OSHA intends the mini respirator protection program to be preserved for the duration of this ETS. Any references relied upon by OSHA in those sections of the Healthcare ETS are also incorporated explicitly into the rule-making docket for this ETS.

The mini respiratory protection program is designed to strengthen employee protections with a small set of provisions for the safe use of respirators. The mini respiratory protection program is designed to be easier and faster to implement than the more comprehensive respiratory protection program under 29 CFR 1910.134.

A mini respirator program is an important control to protect employees from the hazard posed by COVID-19. The mini respiratory protection program is primarily intended to be used to address circumstances where employees are not exposed to suspected or confirmed sources of COVID-19 but where respirator use could offer enhanced protection. For example, a respirator could offer enhanced protection in circumstances where a less protective (in terms of filtering and fit) face covering is required under the ETS (29 CFR § 1910.501(i)(1)). The decision to use a respirator in place of a face covering could be due to the higher filter efficiency and better sealing characteristics of respirators when compared to face coverings.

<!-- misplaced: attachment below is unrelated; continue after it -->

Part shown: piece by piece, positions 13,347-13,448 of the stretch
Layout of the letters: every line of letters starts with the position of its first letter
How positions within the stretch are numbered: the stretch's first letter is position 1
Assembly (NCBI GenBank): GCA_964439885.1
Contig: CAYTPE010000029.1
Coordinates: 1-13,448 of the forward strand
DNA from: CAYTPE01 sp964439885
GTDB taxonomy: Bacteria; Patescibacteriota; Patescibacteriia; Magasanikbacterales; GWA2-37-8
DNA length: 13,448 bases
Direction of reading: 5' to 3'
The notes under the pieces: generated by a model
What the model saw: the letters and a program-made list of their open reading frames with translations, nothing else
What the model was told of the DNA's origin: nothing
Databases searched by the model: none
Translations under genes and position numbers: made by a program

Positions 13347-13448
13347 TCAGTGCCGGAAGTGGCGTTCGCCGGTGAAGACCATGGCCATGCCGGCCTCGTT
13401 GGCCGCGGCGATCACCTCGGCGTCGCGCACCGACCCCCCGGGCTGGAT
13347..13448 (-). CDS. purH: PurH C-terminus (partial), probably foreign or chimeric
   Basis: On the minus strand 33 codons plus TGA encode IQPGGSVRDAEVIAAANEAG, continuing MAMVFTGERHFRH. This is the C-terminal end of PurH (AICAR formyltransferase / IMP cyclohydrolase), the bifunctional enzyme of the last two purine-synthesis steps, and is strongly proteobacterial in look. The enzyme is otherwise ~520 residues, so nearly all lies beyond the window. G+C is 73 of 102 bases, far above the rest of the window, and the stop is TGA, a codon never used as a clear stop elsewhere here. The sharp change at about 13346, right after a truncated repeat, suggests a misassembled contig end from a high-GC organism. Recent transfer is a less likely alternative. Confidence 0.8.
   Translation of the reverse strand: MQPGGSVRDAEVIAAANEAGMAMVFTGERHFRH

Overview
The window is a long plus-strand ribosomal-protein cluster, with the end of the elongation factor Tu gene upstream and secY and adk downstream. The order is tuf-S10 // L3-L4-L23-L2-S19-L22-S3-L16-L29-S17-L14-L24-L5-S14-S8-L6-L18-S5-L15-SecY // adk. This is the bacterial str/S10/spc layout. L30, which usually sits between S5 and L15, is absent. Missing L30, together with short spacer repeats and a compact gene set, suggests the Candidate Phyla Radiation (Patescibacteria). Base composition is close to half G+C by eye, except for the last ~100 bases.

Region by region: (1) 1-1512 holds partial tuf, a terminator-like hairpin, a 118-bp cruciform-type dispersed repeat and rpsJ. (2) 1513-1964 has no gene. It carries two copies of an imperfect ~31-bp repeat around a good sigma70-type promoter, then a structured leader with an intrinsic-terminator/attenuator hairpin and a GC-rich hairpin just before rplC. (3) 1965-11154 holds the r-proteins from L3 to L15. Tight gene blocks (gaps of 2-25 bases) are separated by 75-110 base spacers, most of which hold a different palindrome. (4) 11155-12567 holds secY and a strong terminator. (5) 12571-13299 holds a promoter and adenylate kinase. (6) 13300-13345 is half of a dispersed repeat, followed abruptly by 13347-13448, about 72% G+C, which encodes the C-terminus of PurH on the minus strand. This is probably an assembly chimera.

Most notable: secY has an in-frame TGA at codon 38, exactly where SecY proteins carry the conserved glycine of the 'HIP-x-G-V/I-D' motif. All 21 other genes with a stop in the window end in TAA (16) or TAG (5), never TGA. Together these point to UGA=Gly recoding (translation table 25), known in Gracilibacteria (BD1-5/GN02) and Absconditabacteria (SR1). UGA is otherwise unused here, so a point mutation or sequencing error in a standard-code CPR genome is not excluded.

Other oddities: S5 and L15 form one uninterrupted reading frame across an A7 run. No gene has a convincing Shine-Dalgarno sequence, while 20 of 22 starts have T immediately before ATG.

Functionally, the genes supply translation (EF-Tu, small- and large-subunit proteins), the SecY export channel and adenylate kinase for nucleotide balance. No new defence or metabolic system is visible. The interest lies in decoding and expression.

Customer or Visitor Face Covering Requirements

Under the ETS, employers must not prohibit customers or visitors from wearing face coverings. This provision is necessary because the increased use of face coverings also reduces the overall risk of COVID-19 transmission, protecting customers, visitors and employees.

OSHA has expressed its opinion that employers should consider creating a policy to encourage the use of face coverings by anyone who enters a business. In these cases, employers are encouraged to coordinate with state and local health agencies to obtain and respond appropriately to timely and accurate information (e.g., level of community transmission, health system capacity, vaccination coverage, capacity for early detection of increases in COVID-19 cases, and populations at risk for severe outcomes from COVID-19). Local conditions could influence the decisions that public health officials make regarding community-level strategies.

Additionally, workers and their representatives may also negotiate additional face covering measures not required by the ETS through collective bargaining agreements or other collectively negotiated agreements.

Source: Occupational Safety and Health Administration